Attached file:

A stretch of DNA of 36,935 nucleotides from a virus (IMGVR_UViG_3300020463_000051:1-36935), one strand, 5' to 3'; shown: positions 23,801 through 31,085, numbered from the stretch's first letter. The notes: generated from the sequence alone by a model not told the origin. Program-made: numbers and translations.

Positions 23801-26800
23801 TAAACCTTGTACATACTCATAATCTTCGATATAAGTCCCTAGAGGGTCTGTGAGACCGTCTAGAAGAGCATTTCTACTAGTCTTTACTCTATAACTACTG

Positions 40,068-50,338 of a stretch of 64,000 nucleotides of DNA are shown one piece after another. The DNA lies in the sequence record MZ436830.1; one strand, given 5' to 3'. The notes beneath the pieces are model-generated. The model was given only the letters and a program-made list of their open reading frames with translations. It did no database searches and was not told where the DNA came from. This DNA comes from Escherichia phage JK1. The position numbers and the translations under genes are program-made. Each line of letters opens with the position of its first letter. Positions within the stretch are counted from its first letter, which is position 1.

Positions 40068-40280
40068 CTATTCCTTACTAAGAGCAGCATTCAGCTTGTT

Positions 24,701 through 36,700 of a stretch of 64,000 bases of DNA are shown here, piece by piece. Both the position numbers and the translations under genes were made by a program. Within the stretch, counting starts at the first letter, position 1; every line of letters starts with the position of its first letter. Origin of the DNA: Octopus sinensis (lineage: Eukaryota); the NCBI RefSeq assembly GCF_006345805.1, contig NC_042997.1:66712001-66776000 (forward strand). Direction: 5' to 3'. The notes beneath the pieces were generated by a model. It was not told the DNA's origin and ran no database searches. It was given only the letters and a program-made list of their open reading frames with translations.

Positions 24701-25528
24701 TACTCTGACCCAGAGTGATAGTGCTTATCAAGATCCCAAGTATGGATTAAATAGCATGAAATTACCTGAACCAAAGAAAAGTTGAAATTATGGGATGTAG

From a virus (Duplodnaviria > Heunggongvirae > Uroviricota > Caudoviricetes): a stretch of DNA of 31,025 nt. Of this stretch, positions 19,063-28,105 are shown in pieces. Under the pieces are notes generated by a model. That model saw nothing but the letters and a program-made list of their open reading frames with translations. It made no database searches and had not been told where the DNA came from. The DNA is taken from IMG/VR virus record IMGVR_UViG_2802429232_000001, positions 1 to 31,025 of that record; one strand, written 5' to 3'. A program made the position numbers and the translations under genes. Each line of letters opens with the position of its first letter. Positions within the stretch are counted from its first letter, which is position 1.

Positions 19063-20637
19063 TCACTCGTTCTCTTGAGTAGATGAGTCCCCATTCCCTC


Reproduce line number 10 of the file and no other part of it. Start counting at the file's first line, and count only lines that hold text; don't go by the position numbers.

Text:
From a virus (Duplodnaviria > Heunggongvirae > Uroviricota > Caudoviricetes): a stretch of DNA of 31,025 nt. Of this stretch, positions 19,063-28,105 are shown in pieces. Under the pieces are notes generated by a model. That model saw nothing but the letters and a program-made list of their open reading frames with translations. It made no database searches and had not been told where the DNA came from. The DNA is taken from IMG/VR virus record IMGVR_UViG_2802429232_000001, positions 1 to 31,025 of that record; one strand, written 5' to 3'. A program made the position numbers and the translations under genes. Each line of letters opens with the position of its first letter. Positions within the stretch are counted from its first letter, which is position 1.